Harold Cameron, 54, has two brain tumors and a walker. He plans to walk the United State to raise money and awareness for brain cancer and brain tumor research. “Treasure, savor and embrace every moment,” he says.
It’s a good day for a walk, Harold Cameron, 54, says, eyeing the sky and unloading his blue walker from the car.
Some days, that’s not the case. Some days, he says, he feels intracranial pressure and knows it will rain. Some days he’s groggy. Some days, his two brain tumors are acting up, and he needs an hour, two cups of coffee, medication and a prayer.
Then he heads out.
“There’s life after the diagnosis,” he says, a sturdy wooden crucifix nailed to the front of his walker like a hood ornament. “There can be life after the negative experience … if you choose hope.”
Cameron, who lives and walks with a partner, Walter Mercadante, was diagnosed with having an acoustic neuroma and a meningioma at the end of 2004.
At first, he says, there was a period of fear, depression, concern. He was suicidal. He felt like he “broke life and couldn’t fix it.”
But that passed after he read “The Secret,” by Rhonda Byrne. That was his “ah-ha moment.”
“Yeah, my experience sucks,” he says. “But my attitude doesn’t have to.”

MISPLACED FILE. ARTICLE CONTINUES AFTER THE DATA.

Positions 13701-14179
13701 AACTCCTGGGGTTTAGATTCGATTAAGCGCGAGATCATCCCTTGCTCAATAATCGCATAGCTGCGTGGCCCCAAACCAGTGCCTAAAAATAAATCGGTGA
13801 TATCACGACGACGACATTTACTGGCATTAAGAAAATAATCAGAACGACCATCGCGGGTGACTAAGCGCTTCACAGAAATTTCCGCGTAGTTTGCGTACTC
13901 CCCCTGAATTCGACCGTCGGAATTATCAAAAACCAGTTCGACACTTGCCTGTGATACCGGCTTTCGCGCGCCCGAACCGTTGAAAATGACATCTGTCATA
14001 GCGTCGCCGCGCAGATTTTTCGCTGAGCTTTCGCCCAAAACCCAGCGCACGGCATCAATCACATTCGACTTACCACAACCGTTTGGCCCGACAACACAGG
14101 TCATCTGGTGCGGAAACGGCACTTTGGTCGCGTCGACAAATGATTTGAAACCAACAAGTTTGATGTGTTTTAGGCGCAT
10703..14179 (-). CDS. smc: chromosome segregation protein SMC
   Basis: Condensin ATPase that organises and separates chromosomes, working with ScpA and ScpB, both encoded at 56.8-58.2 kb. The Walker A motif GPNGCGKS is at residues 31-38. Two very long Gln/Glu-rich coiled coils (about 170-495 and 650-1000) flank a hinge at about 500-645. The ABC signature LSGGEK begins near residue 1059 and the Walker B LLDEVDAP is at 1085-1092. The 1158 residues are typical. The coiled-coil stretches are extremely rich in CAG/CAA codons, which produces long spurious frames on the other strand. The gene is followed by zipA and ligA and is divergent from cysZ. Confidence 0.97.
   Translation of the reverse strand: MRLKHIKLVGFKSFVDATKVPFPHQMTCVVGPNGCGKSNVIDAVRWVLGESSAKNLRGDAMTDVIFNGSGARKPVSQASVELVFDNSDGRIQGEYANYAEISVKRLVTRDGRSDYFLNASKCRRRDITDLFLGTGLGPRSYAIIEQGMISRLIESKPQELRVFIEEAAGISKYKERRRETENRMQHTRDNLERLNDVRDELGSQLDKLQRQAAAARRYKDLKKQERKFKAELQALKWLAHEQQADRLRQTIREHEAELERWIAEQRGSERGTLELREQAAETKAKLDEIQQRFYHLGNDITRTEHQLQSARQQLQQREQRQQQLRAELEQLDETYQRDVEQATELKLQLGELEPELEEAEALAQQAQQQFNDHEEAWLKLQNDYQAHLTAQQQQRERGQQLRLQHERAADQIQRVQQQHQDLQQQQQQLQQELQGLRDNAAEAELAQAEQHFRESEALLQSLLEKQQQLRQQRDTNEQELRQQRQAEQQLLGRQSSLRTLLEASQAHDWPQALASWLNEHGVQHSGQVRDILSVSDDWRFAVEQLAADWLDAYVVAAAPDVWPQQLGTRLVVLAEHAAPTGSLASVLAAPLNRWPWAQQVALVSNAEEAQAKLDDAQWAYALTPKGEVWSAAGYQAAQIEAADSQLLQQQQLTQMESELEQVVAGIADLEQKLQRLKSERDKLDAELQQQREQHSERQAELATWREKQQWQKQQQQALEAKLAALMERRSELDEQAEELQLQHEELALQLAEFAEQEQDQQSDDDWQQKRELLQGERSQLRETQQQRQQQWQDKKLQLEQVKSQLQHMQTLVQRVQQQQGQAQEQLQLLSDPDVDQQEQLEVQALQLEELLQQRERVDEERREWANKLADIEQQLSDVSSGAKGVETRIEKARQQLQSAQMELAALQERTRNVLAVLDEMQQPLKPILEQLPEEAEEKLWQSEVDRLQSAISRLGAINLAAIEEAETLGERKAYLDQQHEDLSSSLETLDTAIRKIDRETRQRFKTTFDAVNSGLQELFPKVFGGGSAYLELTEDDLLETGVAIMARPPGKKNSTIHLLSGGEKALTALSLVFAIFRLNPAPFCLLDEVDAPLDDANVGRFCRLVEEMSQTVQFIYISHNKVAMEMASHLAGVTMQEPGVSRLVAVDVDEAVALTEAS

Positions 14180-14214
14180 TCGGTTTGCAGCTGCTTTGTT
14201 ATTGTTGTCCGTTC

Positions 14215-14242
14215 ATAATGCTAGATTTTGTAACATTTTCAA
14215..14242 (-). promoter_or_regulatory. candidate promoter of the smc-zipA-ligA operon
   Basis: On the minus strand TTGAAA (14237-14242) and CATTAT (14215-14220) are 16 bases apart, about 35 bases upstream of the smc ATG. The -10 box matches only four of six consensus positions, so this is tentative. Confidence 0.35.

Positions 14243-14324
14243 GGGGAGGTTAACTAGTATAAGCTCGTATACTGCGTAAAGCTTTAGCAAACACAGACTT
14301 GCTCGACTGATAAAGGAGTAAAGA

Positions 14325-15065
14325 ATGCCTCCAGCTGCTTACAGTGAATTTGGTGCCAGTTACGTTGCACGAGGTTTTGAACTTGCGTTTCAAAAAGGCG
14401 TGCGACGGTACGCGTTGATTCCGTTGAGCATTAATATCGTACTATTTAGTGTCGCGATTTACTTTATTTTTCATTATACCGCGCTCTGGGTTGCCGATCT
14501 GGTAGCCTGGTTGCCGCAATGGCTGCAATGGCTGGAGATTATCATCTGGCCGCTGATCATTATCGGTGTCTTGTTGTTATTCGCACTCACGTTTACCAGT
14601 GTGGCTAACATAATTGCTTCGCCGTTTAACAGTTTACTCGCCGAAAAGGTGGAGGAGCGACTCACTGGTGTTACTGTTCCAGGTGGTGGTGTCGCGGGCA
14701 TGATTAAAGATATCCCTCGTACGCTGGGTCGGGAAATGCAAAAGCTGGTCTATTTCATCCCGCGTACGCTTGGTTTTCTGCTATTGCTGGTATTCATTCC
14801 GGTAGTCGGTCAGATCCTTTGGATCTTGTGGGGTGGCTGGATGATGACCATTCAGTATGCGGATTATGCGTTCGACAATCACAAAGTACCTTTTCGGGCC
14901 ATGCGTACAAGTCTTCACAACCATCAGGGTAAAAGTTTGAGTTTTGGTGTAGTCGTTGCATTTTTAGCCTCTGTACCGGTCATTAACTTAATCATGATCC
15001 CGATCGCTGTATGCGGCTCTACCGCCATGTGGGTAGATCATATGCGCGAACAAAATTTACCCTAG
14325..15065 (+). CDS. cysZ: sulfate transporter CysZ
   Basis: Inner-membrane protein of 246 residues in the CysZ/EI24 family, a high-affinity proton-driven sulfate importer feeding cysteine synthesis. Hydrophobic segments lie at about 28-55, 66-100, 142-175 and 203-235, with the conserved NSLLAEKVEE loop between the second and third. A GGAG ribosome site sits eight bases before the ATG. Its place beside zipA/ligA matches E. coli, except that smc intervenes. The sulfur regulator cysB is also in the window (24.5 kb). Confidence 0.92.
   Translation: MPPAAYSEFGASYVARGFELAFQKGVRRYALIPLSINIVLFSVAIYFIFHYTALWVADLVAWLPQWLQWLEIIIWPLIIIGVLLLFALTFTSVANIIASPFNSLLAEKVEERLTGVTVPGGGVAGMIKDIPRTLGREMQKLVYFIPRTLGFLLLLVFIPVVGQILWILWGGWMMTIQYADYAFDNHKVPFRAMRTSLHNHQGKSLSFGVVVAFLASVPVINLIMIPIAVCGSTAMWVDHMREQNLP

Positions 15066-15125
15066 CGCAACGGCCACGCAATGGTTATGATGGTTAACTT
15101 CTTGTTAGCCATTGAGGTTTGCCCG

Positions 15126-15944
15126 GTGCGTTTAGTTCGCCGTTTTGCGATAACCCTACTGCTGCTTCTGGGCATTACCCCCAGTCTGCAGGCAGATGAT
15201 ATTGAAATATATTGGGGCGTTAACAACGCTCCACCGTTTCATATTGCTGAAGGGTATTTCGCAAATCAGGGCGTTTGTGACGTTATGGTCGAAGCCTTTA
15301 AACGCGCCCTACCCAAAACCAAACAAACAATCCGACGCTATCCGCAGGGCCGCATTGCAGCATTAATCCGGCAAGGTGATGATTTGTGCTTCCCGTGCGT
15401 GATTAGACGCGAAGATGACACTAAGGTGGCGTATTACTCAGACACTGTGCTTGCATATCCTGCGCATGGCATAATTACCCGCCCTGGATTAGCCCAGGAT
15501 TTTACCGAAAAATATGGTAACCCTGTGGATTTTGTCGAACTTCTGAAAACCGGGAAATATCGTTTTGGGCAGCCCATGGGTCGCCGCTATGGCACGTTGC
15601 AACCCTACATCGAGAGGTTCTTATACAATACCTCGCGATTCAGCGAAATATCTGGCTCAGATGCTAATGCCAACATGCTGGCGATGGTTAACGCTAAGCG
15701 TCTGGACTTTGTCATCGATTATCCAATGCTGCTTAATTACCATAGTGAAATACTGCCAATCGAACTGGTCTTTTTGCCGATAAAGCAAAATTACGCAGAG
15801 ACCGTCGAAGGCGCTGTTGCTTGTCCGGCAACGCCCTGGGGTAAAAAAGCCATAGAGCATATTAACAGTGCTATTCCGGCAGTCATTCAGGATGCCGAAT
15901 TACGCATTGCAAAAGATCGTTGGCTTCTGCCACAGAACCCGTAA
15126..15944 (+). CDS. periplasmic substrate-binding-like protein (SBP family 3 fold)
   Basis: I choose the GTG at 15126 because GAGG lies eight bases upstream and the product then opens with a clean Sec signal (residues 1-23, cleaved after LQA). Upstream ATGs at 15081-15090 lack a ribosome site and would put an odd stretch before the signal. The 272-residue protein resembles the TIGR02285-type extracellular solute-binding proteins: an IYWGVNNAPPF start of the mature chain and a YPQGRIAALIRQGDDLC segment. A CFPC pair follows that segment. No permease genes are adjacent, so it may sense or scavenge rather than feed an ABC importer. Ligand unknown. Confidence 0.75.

He embarked on a mission to alter his perspective, commit to a purpose, become an advocate for positive thinking. He began to walk in an effort to raise awareness and money for brain cancer and brain tumor research.
From Scranton, Pa., Cameron started walking April 2. He plans to tread from Pennsylvania, through Florida, and onto California. Then to Washington, and over to Maine. Then back to his hometown.
Already he has traversed more than 50 cities and has raised $1,200.
By his walk’s end, he hopes to raise a total of $250,000 for brain tumor nonprofit Miles for Hope.
Cars, vans and semitrucks blur past him on State Road 100. But Cameron holds fast to the shoulder.
“I don’t want to survive,” he says, “I want to thrive.”
His white “Positively Crossing America” T-shirt rustles in the wind of passing traffic.
“God has shown me: I must do this walk. And here I am,” he says.
Cameron, who has a background in sales and marketing, also wrote a book, “Why I Walk,” which is about his plight, his walk and brain cancer/tumors in general. It was published in April, when he set off on his expedition, with portions of the royalties going to Miles for Hope, tumor research at Duke University and the church.
“It defines me as a person,” he says.
Stopping in midstride, Cameron describes a near-death experience he had as a child, when his appendix burst and he fell unconscious on the operating table.
He says he heard a surgeon: “We’re losing him!” Then he stood before a dark tunnel. He saw a light, and he swears he felt heaven.
After that, he knew he had a purpose.
“I want to be a voice for those people who don’t have a voice,” he says. “Or don’t know how to use it.”
When Cameron’s U.S. tour is complete, he plans to walk Canada, in 2013. If all goes well, he’ll walk from Scotland, to England, after that, in 2014.
“Treasure, savor and embrace every moment,” Cameron said. “If I can help just one person, convince them to get a scan that catches a tumor early, I’ll have done my job.”